40. Unemployed. Bruised Ego. Never Been Happier.

40- Yes, it’s happening. I am turning 40. I remember my dad turning forty; we had a big party. I recall lots of black balloons and over-the-hills. I don’t remember my mom turning forty- it was probably a quiet occasion.

Unemployed- Yes, I said it. I don’t have a job for next year. Am I surprised? Yes. Am I worried? Completely. Have I lost faith? No.

Bruised Ego- In the past 2 months, I have been long-listed, short-listed, a finalist, and even runner-up for several new jobs… great opportunities for our family, in many fantastic places. Then again, I have also applied for positions where I didn’t even get a response, period. I am a pretty humble person. I never claim to know everything or be better than others. I own my mistakes and my faults. However, don’t let my smile fool you; I feel I’ve been punched in the gut when someone doesn’t see my value, my hard work, my overall wonderfulness (she says with humility).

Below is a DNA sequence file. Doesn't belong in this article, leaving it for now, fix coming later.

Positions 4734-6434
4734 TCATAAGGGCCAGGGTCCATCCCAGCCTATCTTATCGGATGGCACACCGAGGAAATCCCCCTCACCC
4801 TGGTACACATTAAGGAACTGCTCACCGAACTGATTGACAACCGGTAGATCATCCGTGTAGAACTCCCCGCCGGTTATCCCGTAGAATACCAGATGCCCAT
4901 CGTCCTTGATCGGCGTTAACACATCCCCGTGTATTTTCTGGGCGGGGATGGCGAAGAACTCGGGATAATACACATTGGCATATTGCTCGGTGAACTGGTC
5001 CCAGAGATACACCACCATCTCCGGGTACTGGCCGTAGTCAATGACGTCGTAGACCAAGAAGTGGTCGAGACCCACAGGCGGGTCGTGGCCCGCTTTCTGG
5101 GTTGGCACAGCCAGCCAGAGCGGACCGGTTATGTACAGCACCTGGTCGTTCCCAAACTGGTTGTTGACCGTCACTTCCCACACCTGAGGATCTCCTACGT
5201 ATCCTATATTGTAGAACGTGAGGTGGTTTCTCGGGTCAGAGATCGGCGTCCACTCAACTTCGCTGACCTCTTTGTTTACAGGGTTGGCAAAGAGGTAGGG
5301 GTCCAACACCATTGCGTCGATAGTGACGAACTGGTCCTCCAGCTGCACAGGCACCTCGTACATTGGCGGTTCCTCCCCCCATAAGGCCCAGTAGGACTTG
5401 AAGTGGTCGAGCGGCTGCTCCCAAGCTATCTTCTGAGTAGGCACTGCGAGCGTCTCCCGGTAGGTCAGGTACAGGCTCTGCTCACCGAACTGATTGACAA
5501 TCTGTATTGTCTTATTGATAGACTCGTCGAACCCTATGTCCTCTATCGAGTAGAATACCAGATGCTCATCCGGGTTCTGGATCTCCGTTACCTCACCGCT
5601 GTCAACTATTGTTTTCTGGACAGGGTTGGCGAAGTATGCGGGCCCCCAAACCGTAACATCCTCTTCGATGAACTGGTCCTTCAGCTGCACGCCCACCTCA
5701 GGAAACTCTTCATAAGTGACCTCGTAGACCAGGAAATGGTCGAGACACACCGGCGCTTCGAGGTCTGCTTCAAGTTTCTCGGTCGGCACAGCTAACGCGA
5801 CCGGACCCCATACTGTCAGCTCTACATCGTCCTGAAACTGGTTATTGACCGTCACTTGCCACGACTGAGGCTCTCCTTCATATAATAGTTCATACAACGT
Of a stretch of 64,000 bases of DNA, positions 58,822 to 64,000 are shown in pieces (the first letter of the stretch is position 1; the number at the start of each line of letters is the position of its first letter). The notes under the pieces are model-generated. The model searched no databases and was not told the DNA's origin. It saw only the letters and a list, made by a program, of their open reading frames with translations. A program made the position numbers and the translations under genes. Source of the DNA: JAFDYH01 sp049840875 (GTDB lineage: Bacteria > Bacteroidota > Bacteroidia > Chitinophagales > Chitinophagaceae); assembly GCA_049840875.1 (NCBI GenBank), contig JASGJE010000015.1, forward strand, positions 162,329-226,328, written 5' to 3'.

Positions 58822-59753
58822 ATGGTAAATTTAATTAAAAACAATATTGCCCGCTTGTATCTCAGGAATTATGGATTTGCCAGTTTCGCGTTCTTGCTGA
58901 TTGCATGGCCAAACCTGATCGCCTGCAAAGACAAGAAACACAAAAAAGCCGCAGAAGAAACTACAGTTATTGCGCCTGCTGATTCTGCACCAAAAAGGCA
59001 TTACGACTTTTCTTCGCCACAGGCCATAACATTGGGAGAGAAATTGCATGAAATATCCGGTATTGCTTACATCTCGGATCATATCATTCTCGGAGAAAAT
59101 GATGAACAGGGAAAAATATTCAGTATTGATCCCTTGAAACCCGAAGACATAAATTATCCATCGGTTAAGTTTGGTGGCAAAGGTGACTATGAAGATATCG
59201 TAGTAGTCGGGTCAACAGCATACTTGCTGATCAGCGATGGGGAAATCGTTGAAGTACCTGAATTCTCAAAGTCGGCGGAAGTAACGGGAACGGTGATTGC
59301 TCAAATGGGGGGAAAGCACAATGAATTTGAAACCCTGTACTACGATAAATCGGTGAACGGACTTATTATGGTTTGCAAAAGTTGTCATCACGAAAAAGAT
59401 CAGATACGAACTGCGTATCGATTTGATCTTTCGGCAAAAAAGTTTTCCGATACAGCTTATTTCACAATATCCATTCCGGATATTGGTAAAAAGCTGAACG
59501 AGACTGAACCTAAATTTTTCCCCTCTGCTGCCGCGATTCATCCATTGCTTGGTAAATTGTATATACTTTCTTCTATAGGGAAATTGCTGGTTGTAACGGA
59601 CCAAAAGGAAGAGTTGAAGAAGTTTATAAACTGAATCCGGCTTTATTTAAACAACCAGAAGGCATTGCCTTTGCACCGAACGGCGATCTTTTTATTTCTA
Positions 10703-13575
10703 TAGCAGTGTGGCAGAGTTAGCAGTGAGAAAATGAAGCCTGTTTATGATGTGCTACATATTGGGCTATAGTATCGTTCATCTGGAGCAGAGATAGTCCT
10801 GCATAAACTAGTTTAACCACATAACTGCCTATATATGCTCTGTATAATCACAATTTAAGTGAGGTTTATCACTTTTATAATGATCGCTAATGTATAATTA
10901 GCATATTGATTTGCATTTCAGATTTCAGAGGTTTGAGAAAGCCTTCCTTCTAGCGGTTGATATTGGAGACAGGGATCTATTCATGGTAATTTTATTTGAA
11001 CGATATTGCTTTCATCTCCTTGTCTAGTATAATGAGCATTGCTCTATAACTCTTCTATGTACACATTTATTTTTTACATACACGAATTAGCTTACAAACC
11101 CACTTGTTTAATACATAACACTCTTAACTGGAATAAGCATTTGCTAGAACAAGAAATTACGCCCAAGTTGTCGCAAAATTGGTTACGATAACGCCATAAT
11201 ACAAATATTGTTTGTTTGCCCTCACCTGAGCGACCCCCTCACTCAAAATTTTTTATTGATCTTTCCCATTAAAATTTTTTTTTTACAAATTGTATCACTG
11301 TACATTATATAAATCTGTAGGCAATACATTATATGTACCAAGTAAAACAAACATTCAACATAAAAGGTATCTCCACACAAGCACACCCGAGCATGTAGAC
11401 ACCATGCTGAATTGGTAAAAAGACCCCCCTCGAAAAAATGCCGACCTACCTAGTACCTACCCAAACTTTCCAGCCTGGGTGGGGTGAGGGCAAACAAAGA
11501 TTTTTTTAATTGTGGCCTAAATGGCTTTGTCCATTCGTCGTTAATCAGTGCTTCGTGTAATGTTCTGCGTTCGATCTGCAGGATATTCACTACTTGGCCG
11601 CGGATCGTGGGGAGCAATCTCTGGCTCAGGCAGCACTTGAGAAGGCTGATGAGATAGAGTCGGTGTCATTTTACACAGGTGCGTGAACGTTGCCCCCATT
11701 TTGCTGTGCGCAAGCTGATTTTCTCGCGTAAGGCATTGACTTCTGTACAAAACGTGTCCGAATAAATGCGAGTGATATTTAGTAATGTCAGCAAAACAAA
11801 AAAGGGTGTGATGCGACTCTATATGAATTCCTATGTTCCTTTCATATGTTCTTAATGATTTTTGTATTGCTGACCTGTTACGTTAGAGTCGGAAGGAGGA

Never Been Happier- So, how can that be? I am turning the dreaded 40, I don’t know where we will be living or working next year, nobody wants me!! Well, I am finally happy being me. Life is pretty good- I have a great husband and awesome kids. I believe in what I can bring to a school- as a leader and a learner. A new adventure awaits!

Why am I writing this on my learning blog? We are all on a roller coaster ride. Colleagues, as well as students in our classes, are going through highs and lows in their life. As much as we’d like to leave our worries at home, it’s almost impossible. All we can do is offer to listen, give a friendly hug, and offer chocolate.

On the other hand, I have also been told to “Suck it up, children in Africa are starving!” So, whatever works- know your audience. ☺

No Recess For YOU!

It’s true, there are teachers who punish kids by taking away their recess time. These are probably the teachers who also require students to sit in the same hard seat, for over an hour at a time, without being allowed to stand up, wriggle, or stretch. Don’t even think about going to the bathroom (I already let you out once this week to do that. If you choose to go, write your name on the board), these teachers must have super bladders.

These are some of the reasons I’ve heard from teachers (and students) for losing recess privileges:
1. You did not finish your homework last night
2. You did not get your homework journal signed last night
3. You did not do well on your assessment, you need to stay in and do extra problems